Environmentalists and bureaucrats have reason to celebrate: the U.S. Department of Transportation and the Environmental Protection Agency are preparing to issue their first-ever joint regulations. The topic at hand will be automobile emissions levels and fuel-efficiency, the latter of which is likely to be set at a minimum fleet-wide average of 35.5 miles per gallon by the 2016 model year.
The DOT/EPA document has been some time in coming and may alleviate concerns surrounding an EPA ruling from earlier this year, which allowed states like California to set higher emissions requirements than those mandated by the federal government. The new standards -- due out as soon as this week -- should streamline things for automakers by establishing a consistent set of nationwide regulations.
No real details about the DOT/EPA document have been released, but the aforementioned 35.5 mpg fleet average is widely expected, as is a small loophole that sets slightly looser standards for manufacturers selling less than 400,000 vehicles per year in the U.S. Based on current sales statistics, that would benefit a number of foreign automakers, including BMW, Mazda, Mercedes-Benz, Mitsubishi, Kia, and Volkswagen. It would also help luxury automakers, which typically produce less fuel-efficient vehicles.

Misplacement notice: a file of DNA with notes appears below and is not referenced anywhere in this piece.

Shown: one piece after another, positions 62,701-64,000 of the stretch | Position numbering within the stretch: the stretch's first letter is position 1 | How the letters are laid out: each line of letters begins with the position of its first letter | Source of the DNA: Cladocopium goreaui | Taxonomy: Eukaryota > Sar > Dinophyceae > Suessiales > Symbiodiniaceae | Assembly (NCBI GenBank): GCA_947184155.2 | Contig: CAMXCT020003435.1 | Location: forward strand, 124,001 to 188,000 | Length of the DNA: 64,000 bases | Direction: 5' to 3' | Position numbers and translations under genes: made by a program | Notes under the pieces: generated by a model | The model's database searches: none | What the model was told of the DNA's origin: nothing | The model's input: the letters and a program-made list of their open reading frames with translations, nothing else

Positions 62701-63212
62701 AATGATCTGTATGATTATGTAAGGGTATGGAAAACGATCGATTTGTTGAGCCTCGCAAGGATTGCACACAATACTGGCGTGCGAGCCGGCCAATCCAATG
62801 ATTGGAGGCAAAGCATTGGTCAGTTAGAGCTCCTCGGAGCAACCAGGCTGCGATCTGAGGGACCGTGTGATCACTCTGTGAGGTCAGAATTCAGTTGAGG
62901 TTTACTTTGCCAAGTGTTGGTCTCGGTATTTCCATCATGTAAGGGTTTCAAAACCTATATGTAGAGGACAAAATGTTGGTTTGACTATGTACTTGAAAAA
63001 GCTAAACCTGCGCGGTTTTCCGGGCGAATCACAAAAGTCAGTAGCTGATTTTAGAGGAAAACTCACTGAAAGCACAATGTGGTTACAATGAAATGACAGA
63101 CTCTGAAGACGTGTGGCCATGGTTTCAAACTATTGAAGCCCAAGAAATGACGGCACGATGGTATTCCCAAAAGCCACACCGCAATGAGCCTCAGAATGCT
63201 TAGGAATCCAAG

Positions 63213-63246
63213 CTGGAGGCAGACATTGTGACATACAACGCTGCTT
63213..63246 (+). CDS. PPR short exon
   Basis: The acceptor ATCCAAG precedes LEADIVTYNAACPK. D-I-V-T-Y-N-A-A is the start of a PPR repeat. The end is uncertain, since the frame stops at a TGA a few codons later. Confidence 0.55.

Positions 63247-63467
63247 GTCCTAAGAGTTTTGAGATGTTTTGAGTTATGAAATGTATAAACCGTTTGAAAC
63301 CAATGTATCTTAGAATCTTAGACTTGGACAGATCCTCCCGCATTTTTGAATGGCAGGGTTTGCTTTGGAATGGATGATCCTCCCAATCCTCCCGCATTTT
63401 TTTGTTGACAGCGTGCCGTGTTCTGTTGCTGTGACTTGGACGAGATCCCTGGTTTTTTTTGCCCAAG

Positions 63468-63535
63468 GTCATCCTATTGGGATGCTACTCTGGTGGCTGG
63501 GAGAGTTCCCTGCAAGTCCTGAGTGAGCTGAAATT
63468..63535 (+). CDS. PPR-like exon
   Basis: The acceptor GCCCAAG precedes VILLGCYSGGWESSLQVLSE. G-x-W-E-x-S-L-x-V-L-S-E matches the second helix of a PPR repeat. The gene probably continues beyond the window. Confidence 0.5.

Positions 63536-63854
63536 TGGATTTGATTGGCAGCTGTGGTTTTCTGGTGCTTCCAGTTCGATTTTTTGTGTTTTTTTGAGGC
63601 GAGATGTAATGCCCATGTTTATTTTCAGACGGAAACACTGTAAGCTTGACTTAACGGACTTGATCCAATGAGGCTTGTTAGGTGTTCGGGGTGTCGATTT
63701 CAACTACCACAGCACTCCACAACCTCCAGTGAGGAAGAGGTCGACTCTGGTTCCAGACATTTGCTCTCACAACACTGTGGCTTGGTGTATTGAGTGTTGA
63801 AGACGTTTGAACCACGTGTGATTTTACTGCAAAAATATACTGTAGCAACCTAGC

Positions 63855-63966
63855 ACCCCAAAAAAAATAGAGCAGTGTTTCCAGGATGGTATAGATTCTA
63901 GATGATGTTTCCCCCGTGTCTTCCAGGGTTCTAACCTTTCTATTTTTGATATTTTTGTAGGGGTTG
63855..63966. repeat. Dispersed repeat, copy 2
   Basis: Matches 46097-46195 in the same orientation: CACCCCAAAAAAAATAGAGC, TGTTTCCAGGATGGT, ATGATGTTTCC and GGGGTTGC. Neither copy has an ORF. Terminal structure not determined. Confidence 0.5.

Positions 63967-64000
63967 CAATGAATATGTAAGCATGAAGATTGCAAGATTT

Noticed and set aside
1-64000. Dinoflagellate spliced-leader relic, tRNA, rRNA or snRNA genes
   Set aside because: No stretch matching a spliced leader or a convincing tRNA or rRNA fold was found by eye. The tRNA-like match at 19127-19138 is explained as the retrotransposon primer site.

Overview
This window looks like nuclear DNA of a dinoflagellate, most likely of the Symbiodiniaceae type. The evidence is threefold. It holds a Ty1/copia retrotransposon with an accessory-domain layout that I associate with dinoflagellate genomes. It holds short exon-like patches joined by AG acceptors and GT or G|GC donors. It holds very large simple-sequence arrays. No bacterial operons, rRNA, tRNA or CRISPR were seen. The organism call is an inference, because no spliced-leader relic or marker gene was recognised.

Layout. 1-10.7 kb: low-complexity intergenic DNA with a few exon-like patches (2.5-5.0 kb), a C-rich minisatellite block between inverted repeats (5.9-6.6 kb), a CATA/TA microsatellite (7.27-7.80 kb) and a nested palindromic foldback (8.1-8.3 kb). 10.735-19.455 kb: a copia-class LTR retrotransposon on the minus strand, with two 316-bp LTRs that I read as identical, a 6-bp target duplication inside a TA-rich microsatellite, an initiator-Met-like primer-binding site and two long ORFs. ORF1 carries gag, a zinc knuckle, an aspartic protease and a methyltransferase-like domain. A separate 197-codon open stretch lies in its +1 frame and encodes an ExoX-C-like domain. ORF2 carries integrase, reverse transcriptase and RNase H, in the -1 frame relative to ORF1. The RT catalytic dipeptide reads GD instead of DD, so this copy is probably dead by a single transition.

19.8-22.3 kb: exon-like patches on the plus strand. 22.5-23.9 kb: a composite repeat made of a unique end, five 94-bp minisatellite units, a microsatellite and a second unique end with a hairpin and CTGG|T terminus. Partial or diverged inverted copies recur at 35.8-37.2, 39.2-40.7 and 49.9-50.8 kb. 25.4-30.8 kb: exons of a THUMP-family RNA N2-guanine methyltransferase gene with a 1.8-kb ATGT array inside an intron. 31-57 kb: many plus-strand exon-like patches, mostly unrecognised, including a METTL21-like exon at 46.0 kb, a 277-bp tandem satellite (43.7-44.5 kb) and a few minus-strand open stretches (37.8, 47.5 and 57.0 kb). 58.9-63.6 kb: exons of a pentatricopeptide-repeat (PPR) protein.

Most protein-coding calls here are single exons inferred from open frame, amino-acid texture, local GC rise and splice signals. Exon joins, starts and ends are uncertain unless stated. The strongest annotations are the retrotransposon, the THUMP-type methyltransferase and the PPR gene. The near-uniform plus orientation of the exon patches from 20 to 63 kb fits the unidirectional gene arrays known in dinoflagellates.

The rules are also expected to institute some interesting changes on the auto front. For example, the days of automakers simply paying fines for not meeting emissions standards may be over. (This will be of particular concern to luxury makers, which have higher profit margins and have been happy to pay fees for underperforming vehicles.) No word on exactly what penalties the DOT/EPA regs might institute, but suspension of sales isn't out of the question.
One other possible feature of the new regulations could be allowing automakers to reduce emissions in other ways -- like air-conditioning improvements -- that would give manufacturers a break on fleetwide fuel-efficiency. This would be an interesting and likely welcome development for both sides, easing strict mpg standards while remaining true to the spirit of the rules. We'll post details of the regulations when/if they go live later this week.